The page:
Comments Off on Looking Back And Looking Ahead : November 24, 2008

Looking Back And Looking Ahead : November 24, 2008


As the stock market retraced to its 1997 level, mortgage markets improved last week — but not by much.

Mortgage rates closed out the week slightly lower, but the week wasn’t without fireworks.

  1. Calls of deflation grew louder
  2. The automakers left Washington without a bailout
  3. Citigroup’s stock price fell to the equivalent of its ATM fee

Separately, each of these elements would have created confusion on Wall Street. Together, they created near chaos. Stocks traded at a pace last week that has never been equaled.

As a result, mortgage rates were volatile, too.

Over the 5-day workweek, multiple mortgage lenders issued 11 distinct rate sheets, meaning that consumer mortgage rates changed every 3 hours, 38 minutes on average last week.

This is why home buyers should rate shop quickly. Wait too long and the mortgage rate is gone. And this week doesn’t figure to be any less volatile.

To start, it’s a holiday-shortened week. Fewer traders will be working as the week moves forward, making the Price Discovery process more difficult. With fewer active buyers and sellers, wild price swings are likely and mortgage rates should feel the impact.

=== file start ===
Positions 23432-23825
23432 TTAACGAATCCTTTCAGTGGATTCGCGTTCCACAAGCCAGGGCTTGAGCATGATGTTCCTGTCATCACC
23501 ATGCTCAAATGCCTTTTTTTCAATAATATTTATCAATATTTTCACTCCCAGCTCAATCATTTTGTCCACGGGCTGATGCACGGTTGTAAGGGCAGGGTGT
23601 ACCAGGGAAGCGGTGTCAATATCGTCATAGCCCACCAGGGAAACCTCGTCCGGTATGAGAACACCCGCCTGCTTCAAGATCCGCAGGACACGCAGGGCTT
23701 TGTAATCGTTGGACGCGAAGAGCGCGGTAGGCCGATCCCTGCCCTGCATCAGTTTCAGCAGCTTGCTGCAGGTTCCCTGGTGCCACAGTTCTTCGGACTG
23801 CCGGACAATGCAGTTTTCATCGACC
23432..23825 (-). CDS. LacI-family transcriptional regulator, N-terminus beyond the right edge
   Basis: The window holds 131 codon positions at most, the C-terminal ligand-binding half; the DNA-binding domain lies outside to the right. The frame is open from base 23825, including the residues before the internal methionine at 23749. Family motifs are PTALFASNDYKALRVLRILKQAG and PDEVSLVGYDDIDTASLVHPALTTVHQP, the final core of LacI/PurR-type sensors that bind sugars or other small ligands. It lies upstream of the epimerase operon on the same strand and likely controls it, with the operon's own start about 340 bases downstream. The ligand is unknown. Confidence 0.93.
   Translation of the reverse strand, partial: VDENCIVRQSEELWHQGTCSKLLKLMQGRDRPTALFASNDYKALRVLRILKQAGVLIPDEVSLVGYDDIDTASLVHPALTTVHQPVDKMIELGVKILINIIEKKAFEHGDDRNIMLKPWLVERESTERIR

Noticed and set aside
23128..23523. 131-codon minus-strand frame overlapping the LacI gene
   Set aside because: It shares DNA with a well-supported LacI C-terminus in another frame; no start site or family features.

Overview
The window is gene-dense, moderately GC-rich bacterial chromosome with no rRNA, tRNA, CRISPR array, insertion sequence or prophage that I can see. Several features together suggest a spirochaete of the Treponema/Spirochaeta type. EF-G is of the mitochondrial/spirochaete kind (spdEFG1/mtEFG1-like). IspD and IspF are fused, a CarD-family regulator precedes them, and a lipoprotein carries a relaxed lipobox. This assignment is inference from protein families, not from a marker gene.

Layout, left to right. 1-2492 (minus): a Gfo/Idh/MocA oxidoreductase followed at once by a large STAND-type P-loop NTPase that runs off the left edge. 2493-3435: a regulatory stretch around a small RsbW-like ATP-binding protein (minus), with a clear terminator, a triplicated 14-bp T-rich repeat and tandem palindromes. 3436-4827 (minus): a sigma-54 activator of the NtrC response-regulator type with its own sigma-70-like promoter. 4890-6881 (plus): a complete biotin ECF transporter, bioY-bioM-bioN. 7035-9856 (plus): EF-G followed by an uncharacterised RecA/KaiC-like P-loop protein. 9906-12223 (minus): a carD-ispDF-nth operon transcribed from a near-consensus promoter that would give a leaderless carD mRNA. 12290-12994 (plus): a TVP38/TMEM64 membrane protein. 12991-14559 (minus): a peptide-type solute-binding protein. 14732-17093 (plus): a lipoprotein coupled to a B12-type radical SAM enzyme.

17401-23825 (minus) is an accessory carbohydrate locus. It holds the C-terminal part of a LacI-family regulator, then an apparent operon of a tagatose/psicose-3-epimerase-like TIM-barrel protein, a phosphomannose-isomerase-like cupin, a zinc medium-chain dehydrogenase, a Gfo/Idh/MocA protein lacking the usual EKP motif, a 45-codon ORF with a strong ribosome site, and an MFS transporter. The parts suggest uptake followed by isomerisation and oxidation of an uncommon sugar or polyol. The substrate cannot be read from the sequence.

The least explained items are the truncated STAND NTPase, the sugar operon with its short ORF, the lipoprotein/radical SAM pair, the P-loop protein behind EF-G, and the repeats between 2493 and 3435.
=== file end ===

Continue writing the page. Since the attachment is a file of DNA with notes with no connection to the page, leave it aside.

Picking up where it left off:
Next, markets will debate the Citigroup Bailout, wondering whether this will (finally) mark the market bottom. It’s a conversation about which Wall Street never tires and with each bit of optimism, money should flow into stocks to the detriment of mortgage bonds and mortgage rates.

And lastly, there are 9 economic releases crammed into Monday, Tuesday, and Wednesday of this week, including two housing reports and an inflationary gauge behind which the Fed puts a lot of credence.

Signs of stabilization should buoy both stock markets and mortgage rates — Wall Street is craving balance of some sort to carry it into the New Year.

There are no Fed speakers scheduled for this week so watch for data and market sentiment to lead the markets. For rate shoppers, this means more rate sheets.

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